When I came across Tomas Jakobsson‘s photographs from ‘South’ I was intrigued. They are minimal. Strange. Dark. Brooding. You can barely see what he’s looking at. What interests him. His photographs are enigmatic. All one can ask is why?
The truth is that Jakobsson is interested in the inconsequential. In the things we do not notice. His magpie eye picks out shapes and lines, forms around him, and imbues them with meaning, with a symbolic power that gives them significance beyond their everyday ubiquity; a cheek of a woman’s face, an open window, dense fog on a lonely road, a field of grain, a dead bird decaying on the hard ground, a fairground ride. All of them immersed in a subdued palette of grey or muted colours and gradiated in infinite possibilities.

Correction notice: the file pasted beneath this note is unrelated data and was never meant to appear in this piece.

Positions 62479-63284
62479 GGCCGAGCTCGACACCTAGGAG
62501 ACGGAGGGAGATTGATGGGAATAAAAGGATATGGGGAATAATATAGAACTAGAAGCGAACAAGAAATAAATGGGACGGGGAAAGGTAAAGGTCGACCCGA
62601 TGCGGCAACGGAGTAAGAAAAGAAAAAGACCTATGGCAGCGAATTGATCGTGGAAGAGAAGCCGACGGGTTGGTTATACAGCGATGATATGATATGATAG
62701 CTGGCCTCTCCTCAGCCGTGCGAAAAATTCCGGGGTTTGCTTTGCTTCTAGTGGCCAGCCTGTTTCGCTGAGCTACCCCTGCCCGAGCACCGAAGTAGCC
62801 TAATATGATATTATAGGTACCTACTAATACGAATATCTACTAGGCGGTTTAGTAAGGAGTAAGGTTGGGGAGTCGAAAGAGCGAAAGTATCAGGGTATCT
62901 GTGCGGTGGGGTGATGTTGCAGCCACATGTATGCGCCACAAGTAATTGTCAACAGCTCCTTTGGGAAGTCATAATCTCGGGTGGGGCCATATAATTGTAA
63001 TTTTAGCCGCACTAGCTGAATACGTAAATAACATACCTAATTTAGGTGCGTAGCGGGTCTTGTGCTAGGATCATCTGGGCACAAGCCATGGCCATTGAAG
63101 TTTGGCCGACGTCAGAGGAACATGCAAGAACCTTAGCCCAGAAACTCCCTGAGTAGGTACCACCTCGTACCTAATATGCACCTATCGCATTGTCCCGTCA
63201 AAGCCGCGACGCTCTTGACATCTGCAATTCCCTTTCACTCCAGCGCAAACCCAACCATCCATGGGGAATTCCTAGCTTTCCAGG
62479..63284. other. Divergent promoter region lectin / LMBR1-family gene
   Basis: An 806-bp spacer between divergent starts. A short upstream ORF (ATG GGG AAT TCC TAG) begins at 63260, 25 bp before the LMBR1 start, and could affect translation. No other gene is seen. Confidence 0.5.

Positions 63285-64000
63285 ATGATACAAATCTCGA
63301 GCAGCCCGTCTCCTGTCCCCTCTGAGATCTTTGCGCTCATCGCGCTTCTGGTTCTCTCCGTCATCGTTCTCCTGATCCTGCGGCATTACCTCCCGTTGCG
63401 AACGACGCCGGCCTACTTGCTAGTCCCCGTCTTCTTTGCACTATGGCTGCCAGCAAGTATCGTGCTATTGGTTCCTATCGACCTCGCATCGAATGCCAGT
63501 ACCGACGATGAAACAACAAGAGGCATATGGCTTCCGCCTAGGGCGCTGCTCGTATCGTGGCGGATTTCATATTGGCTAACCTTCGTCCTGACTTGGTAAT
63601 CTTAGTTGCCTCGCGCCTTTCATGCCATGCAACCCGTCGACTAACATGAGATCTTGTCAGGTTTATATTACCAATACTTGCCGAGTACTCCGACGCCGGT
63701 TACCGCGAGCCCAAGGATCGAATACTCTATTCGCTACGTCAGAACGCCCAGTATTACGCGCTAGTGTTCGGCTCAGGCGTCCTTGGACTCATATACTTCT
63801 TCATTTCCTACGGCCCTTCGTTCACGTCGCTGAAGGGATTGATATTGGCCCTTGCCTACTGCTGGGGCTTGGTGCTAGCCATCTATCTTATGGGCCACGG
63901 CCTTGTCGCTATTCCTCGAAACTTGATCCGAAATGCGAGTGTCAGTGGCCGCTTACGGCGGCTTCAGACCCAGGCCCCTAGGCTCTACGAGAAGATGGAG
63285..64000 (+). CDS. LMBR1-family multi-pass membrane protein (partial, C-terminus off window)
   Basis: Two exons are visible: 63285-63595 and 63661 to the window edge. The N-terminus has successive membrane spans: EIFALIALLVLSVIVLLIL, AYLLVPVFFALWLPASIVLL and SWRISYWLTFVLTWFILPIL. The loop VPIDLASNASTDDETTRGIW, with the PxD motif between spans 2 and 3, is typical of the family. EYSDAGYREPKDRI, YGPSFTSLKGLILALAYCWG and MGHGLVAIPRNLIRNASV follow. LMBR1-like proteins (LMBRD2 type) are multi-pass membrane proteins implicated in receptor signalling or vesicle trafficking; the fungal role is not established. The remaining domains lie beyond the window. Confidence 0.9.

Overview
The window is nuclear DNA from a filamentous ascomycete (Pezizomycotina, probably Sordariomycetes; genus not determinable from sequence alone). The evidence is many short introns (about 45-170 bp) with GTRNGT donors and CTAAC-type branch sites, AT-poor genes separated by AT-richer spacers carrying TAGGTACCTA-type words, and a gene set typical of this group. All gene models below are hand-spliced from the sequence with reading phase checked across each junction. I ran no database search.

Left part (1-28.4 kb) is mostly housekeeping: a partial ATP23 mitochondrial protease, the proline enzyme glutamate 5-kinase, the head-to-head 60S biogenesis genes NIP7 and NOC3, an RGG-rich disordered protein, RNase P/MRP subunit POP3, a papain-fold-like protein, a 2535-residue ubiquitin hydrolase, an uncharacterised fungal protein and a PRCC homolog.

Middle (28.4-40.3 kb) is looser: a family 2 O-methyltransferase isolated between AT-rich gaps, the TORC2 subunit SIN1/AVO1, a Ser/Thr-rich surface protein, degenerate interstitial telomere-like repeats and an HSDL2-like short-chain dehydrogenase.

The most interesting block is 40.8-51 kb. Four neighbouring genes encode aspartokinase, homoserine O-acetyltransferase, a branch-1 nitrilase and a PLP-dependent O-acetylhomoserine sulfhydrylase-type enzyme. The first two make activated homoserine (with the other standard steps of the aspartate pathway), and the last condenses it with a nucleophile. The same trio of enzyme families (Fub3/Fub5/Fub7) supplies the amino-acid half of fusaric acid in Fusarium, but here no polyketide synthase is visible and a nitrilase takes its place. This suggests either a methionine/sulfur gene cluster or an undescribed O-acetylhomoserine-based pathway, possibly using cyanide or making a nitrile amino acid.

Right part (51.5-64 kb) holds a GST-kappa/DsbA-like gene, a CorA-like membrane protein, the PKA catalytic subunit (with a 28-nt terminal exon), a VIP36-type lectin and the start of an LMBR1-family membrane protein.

These are pictures of another world that exists within our own and Jakobsson takes great care to reveal the extraordinary from behind the veil of ordinariness. It’s this exercise in conceptual deconstruction that makes these photographs so appealing. Even his portrait of the man is rendered mysterious. Unreal. Imagined.
I can find out little about Jakobsson. I did have a quote from ‘a Tomas Jakobsson’ but it was from the wrong man. I only found out when this photographer emailed me back about the post. Oh dear. At least he liked what I wrote about his work. So let the pictures speak for themselves.